BEIJING — A group of Chinese parents whose children were poisoned by tainted domestic dairy products said they would reject a government-sanctioned compensation package. Instead, they said they would press for long-term health care for the victims and demand medical research into the illnesses that still afflict tens of thousands of children.
The parents, who have gathered 250 signatures since Sunday, have become an irksome challenge to officials seeking to quell public anger over the widespread contamination of the nation’s dairy supply.
Nearly 300,000 children became sick and at least six infants died after consuming milk products laced with melamine, an industrial chemical often used in the manufacture of plastics and fertilizer. Melamine, which causes kidney ailments, was added to watered-down milk in an effort to falsely indicate the presence of protein.
Zhao Lianhai, 37, the father of a 4-year-old boy made ill by the milk, said the $160 million compensation plan announced last month was inadequate and failed to address the medical needs of children whose health had been profoundly damaged.
“Our biggest demand is not the compensation, but medical treatment and academic research on the influence that melamine will have on the health of our children,” Mr. Zhao, a former journalist, said in interview. “We want to know what kinds of lives our children will face.”
The current offer, which is to be financed by 22 dairy companies, provides about $29,000 for each family that lost a child and about $4,400 for each child who suffered serious kidney damage. The families of children with relatively minor health problems would receive about $290. That is about three months of the average worker’s salary.
In recent months some of the parents have filed lawsuits against the companies, although the courts have refused to accept the cases. On Jan. 1, five people, including Mr. Zhao, were detained by the authorities shortly before they were to hold a news conference in Beijing. They were held overnight and released.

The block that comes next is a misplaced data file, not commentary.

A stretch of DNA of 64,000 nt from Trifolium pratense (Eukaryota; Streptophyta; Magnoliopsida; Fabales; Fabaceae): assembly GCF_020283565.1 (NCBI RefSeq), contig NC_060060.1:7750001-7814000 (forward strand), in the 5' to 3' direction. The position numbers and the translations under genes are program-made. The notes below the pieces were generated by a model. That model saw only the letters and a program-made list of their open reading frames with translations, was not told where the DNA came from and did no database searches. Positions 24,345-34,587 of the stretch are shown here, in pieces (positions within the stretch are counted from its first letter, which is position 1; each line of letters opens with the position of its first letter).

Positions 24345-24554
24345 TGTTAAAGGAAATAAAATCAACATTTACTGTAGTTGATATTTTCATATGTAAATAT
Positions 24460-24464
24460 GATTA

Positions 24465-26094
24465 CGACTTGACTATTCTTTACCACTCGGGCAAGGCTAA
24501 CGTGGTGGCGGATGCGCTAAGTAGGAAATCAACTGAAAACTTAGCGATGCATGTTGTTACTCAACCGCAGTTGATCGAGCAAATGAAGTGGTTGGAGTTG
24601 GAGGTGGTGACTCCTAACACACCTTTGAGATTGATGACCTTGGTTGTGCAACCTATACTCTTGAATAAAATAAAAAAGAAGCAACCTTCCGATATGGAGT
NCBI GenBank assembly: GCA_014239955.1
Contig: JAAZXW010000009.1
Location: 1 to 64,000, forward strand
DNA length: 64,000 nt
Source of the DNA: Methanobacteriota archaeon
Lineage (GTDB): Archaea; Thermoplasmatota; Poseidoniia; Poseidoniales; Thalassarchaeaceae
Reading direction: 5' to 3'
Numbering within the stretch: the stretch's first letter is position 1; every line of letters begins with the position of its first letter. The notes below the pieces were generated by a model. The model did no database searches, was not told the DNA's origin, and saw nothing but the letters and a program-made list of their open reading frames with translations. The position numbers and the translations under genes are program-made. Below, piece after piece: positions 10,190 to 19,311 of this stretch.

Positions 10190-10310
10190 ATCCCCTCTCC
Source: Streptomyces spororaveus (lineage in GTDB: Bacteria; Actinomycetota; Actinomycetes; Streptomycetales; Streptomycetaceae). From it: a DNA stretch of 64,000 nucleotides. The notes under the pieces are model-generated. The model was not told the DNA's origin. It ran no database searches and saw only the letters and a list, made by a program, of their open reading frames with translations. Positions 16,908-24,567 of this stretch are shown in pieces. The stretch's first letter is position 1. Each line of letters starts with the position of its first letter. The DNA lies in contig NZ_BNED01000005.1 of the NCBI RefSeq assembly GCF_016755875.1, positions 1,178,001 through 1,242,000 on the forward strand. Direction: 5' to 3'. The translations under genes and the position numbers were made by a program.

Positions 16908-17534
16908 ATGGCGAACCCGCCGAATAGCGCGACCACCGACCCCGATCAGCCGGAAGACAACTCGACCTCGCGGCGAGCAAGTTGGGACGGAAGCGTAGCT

Last week, the former chairwoman of Sanlu, one of the nation’s largest milk producers, pleaded guilty to selling adulterated baby formula. The executive, Tian Wenhua, could be sentenced to life imprisonment or death.
In testimony late last month, Ms. Tian said the company knew about the contamination as early as last May, but had failed to notify the authorities. Mr. Zhao said that the parents posted a version of their letter online on Saturday demanding greater compensation, but that it had been blocked by government censors. Among the parents’ complaints, he said, is a rule that withholds compensation for children over 3 years old. He added that the package provided no assistance to the families that incurred tens of thousands of dollars in hospital bills.
He added that his own son still vomited, and that many parents were worried that unforeseen health care problems could emerge over time. “The compensation is really not the most important thing,” he said. “Money won’t help if our children are still sick 10 years later.”
Huang Yuanxi contributed research.